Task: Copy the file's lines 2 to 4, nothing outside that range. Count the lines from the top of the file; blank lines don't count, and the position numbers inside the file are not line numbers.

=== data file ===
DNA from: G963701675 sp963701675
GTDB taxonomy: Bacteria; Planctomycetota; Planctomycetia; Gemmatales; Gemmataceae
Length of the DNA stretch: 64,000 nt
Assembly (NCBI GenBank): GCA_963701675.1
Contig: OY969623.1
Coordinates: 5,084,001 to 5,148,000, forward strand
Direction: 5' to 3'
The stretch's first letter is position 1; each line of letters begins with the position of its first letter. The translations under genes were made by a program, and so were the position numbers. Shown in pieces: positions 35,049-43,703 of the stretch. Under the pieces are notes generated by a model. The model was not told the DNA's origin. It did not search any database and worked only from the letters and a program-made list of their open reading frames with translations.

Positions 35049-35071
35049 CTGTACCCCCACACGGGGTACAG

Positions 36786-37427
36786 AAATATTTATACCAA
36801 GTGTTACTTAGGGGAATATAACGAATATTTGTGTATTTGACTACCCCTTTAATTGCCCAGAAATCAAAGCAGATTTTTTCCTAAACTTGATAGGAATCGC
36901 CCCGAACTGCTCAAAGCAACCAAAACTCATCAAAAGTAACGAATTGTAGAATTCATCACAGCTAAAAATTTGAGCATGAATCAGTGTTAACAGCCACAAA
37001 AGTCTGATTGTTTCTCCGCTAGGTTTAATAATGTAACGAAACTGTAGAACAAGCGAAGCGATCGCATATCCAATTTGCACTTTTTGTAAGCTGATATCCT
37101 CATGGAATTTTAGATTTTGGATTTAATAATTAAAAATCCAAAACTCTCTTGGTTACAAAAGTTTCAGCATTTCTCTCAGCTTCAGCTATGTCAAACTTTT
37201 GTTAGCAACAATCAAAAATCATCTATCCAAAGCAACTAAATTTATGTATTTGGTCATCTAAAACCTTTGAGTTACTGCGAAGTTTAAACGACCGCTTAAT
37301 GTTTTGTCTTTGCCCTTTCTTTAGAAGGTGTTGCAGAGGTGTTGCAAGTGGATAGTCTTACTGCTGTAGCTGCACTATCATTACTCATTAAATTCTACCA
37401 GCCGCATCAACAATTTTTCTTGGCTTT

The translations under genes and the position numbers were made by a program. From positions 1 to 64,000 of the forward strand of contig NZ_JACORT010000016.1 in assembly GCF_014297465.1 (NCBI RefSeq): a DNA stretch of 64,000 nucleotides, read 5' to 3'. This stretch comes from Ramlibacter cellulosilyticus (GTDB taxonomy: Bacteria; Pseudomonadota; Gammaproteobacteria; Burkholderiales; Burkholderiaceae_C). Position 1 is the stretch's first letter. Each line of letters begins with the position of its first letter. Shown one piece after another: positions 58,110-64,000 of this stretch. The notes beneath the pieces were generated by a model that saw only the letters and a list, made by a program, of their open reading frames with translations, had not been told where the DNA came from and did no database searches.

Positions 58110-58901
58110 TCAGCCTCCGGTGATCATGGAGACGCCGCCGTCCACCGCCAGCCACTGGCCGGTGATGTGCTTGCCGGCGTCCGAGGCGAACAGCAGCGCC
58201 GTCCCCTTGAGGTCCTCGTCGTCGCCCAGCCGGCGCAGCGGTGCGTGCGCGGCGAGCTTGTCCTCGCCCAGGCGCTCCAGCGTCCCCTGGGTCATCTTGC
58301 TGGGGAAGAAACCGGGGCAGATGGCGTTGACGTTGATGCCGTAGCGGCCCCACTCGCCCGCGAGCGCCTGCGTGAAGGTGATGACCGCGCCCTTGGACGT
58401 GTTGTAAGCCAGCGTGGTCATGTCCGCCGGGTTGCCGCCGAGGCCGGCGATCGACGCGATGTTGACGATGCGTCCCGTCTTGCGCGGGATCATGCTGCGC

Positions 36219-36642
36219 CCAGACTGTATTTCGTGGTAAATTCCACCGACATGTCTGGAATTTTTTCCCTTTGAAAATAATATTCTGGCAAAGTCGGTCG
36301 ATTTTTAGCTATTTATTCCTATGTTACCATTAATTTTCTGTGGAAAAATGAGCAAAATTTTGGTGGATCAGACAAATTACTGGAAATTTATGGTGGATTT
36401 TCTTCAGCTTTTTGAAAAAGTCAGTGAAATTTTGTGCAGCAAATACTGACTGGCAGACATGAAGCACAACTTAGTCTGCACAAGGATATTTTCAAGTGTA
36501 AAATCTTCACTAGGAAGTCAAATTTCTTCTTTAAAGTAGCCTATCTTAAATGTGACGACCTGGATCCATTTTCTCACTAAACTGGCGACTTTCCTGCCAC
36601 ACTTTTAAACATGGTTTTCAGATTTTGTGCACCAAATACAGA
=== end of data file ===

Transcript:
GTDB taxonomy: Bacteria; Planctomycetota; Planctomycetia; Gemmatales; Gemmataceae
Length of the DNA stretch: 64,000 nt
Assembly (NCBI GenBank): GCA_963701675.1